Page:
Vehicle layout: 2.0-liter inline 4 (208 hp), 7-speed automatic, FWD
MSRP: $39,495 (base, Sport trim), $43,195 (as tested)
MPG, combined city/hwy: 24/33/27
Standard safety features: Full side curtain air bags; passenger knee
Spare tire: Run-flat tires
Final assembly: England
Crash-test ratings: NHTSA, IIHS: not yet rated
The new QX30 could be the poster child of the globalized car industry. Infiniti, headquartered in Hong Kong, is the luxury-car division of Nissan, a Japanese company controlled by French automaker Renault. Moreover, the QX30 is the result of a joint effort between Infiniti and Germany’s Daimler AG, and is built at a Nissan assembly plant in England.
In a nutshell, the QX30 is a Mercedes-Benz GLA tweaked by Infiniti. Besides sharing the same platform, they use the same 4-cylinder turbo engine and 7-speed dual-clutch automatic transmission. There are differences, the most obvious being the QX30’s swoopy, deeply sculpted exterior and the double-arched grille. Infiniti also performed its own engine software and suspension tuning. The QX30 has a longer warranty, and its $30,945 base price undercuts the GLA’s base price by nearly $3,000.
The QX30 comes in several trim levels and with either FWD or AWD. Despite its larger wheels and stiffer spring rates, the QX30 in Sport trim feels composed on the highway, with a generally comfy, quiet ride. The responsive steering deserves a shout-out, and the engine provides adequate, if not neck-snapping, acceleration.
Infiniti restyled the GLA dash, improving the integration of the infotainment screen. Rear-seat room is tight in both vehicles, and a set of golf clubs won’t fit in the cargo area unless you lower the rear seat back. But Infiniti’s unique “zero-gravity” front seats are especially supportive. The QX30 and GLA may be kissing cousins, but their personalities are distinct.
Vehicle layout: 2.0-liter inline 4 (228 hp), 8-speed automatic, AWD
MSRP: $36,095 (base, xDrive trim), $45,670 (as tested)
MPG, city/hwy/combined: 22/31/25
Standard safety features: Full side curtain air bags; driver and passenger knee air bags
Crash-test ratings: NHTSA: not yet rated. IIHS: Top Safety Pick
Spare tire: Run-flat tires
Final assembly: Germany, U.S., or Brazil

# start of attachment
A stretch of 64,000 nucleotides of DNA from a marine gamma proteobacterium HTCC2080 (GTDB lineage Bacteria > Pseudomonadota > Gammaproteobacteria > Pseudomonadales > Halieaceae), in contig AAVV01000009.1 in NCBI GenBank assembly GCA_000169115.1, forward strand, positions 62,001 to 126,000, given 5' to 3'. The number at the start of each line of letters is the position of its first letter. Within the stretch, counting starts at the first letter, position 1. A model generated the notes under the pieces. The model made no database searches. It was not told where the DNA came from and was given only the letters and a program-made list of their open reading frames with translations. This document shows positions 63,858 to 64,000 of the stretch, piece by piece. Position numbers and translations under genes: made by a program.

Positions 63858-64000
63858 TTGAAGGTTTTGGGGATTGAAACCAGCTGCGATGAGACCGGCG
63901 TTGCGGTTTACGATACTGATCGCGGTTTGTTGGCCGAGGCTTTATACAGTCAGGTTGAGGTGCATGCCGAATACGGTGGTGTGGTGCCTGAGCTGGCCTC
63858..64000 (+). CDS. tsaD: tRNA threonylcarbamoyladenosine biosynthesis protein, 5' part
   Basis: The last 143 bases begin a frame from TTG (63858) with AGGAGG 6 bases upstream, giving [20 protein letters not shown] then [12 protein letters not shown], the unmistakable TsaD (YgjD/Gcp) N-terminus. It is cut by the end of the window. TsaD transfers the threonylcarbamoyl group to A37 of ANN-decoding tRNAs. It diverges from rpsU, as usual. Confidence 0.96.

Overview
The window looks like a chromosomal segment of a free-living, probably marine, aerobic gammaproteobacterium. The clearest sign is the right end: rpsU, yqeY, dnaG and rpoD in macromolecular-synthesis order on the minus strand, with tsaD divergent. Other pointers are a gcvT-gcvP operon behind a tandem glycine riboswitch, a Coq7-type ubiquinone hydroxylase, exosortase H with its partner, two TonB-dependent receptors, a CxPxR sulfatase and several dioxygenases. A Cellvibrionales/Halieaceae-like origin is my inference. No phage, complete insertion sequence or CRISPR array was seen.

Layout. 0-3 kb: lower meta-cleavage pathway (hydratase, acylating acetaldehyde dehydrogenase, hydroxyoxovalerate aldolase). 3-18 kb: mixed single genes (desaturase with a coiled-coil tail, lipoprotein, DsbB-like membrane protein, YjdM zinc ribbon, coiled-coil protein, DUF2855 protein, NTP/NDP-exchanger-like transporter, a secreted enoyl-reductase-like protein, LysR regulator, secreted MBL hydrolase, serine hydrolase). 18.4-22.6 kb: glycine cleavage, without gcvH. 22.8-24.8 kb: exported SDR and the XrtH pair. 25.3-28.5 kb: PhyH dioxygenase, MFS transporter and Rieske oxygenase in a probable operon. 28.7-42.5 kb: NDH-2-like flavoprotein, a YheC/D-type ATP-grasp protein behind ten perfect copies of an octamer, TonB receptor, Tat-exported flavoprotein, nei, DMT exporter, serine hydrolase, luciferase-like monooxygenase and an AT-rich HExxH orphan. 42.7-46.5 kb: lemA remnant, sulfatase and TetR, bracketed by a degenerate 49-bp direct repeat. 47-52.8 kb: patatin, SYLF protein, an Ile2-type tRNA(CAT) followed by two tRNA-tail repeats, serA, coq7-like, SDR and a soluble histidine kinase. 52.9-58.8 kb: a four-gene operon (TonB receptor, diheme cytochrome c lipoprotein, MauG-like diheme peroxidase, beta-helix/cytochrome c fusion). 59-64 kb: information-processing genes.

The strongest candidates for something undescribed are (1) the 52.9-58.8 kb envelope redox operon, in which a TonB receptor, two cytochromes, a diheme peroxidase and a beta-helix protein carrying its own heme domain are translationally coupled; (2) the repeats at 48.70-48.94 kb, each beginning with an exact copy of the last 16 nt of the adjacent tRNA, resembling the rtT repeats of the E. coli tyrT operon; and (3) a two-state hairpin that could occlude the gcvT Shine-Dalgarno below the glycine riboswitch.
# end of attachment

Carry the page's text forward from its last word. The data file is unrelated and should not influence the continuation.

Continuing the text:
Based on BMW’s uber-popular 3 Series sedan, the first-generation X1 was arguably the most fun to drive of all compact SUVs. Alas, the first generation is gone, replaced by an X1 that shares architecture with the Mini Clubman. A significant change in the base version is that it now has FWD rather than RWD. And no longer is a 6-cylinder engine an option; a turbo 4-cylinder and 8-speed automatic are the only engine/transmission combo offered.
The upshot? The latest X1 is less “the ultimate driving machine” but more practical. A little taller and wider, it’s quite roomy for a compact SUV. The interior is upscale and well-crafted except for the front-seat squabs, which are uncomfortably short and flat. A cross-mounted engine allows for a shorter hood, giving excellent visibility forward. There’s now more drivetrain weight over the front wheels—good for traction on slippery pavement, not so good for super-responsive handling. Still, handling is safe and secure. And the engine is silky smooth and plenty spunky.
A FWD 2017 X1 is the least expensive BMW—SUV or sedan—with a base price just over $34,000. AWD adds $2,000, and option packages can drive the price tag crazy high. But happily, even the base model comes with plenty of standard goodies, including a power liftgate and streaming Bluetooth. Stick to the basics and you can park this BMW in your driveway for not a whole lot more than you’d pay for a compact SUV from a less prestigious brand.
Vehicle layout: 2.0-liter inline 4 (146 hp), 6-speed automatic, FWD
MSRP: $25,930 (base, Grand Touring trim), $27,260 (as tested)
MPG, city/hwy/combined: 29/34/31
Standard safety features: Front side and full side curtain air bags, rearview camera
Crash-test ratings: NHTSA overall: five stars. IIHS: Top Safety Pick Plus (with optional front-crash protection)
Spare tire: Temporary
Final assembly: Japan
The CX-3—Mazda’s newest, smallest crossover—continues the carmaker’s penchant for creating bold, classy vehicles, with all the sheet-metal creases and curves in the right places. The high style, quality materials, and attention to detail also extend to the cabin; even the base CX-3 Sport looks pricier than it is.
But exhilarating driving dynamics are what really recommend the CX-3, especially the steering, which is precise and perfectly weighted, with excellent feedback. It makes the CX-3 feel like a partner in every drive you take. Power from the 2.0-liter, 146-hp 4-banger isn’t overwhelming, but it gets the job done. The CX-3’s ride is composed, albeit firm, and fuel economy, at 31 mpg combined, is top-notch.
A few things about the CX-3 could use some improvement: Road and tire noise are prominent enough to be annoying; the backseat is cramped, the cargo area modest; and the infotainment controls are needlessly complicated.
Nonetheless, the CX-3’s virtues far outweigh its shortcomings. The best value is the high-end Grand Touring trim, with its abundance of standard features and upmarket materials, at just over $25,000. Be sure to opt for the i-Activsense package of safety features, which includes adaptive cruise control, automatic emergency braking, lane-departure warning, and more. It’s a bargain at $1,170, $750 less than in 2016.
Photo (top): Courtesy BMW